Background: The relative importance of genetic influences on longevity was studied on data from the population-based Swedish Twin Registry.
Methods: A sample of 3,656 identical and 6,849 like-sexed fraternal twin pairs was studied regarding mortality rates and within-pair similarity for age at death. Genetic and environmental contributions to variation in longevity, expressed by integrated mortality rates, were estimated from a subsample of 1,734 twin pairs reared together and 130 twin pairs reared apart from the cohorts born 1886 to 1900.
Results: The intraclass correlation coefficients suggested that the genetic effect was small, and, for males, perhaps absent. Among pairs in which both twins died relatively young and among pairs in which both twins lived until very old age, the variance in age at death seemed to have no genetic component. Model fitting procedures based on twins reared apart and twins reared together indicated that most of the variance in longevity was explained by environmental factors.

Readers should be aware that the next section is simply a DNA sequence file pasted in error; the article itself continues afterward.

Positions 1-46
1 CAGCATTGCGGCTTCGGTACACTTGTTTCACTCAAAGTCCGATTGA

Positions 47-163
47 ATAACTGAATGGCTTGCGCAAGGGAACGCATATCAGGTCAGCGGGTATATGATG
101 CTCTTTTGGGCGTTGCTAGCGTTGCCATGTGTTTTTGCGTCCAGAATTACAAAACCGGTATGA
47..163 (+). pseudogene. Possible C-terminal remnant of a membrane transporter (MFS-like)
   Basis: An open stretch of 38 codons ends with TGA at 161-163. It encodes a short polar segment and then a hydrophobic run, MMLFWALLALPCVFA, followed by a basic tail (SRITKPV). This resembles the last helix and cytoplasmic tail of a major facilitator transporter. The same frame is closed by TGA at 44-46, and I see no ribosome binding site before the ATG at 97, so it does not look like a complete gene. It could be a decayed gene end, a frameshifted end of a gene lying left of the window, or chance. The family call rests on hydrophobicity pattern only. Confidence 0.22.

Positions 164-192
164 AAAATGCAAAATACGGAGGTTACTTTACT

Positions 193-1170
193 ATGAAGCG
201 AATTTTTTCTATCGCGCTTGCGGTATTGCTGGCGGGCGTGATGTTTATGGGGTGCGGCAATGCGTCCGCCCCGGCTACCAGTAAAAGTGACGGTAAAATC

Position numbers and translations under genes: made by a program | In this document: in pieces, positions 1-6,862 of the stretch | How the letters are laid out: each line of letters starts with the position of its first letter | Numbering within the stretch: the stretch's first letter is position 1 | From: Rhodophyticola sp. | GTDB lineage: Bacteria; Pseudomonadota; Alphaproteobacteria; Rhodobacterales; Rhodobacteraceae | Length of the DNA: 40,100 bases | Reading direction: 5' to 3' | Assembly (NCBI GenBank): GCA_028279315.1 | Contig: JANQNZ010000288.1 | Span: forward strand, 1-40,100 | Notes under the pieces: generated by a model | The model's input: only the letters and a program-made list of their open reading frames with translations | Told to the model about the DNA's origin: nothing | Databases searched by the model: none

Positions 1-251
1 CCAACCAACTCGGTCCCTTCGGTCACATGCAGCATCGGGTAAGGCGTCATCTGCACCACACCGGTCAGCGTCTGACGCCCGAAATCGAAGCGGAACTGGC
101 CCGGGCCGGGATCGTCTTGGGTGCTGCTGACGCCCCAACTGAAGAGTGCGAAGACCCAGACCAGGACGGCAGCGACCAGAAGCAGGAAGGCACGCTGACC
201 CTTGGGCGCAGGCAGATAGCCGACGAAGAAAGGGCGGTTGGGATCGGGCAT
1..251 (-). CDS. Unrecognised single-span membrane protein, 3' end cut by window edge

Conclusions: Over the total age range examined, a maximum of around one third of the variance in longevity is attributable to genetic factors, and almost all of the remaining variance is due to nonshared, individual specific environmental factors. The evidence that genetic factors play a minor role depending upon age at death merits further examination.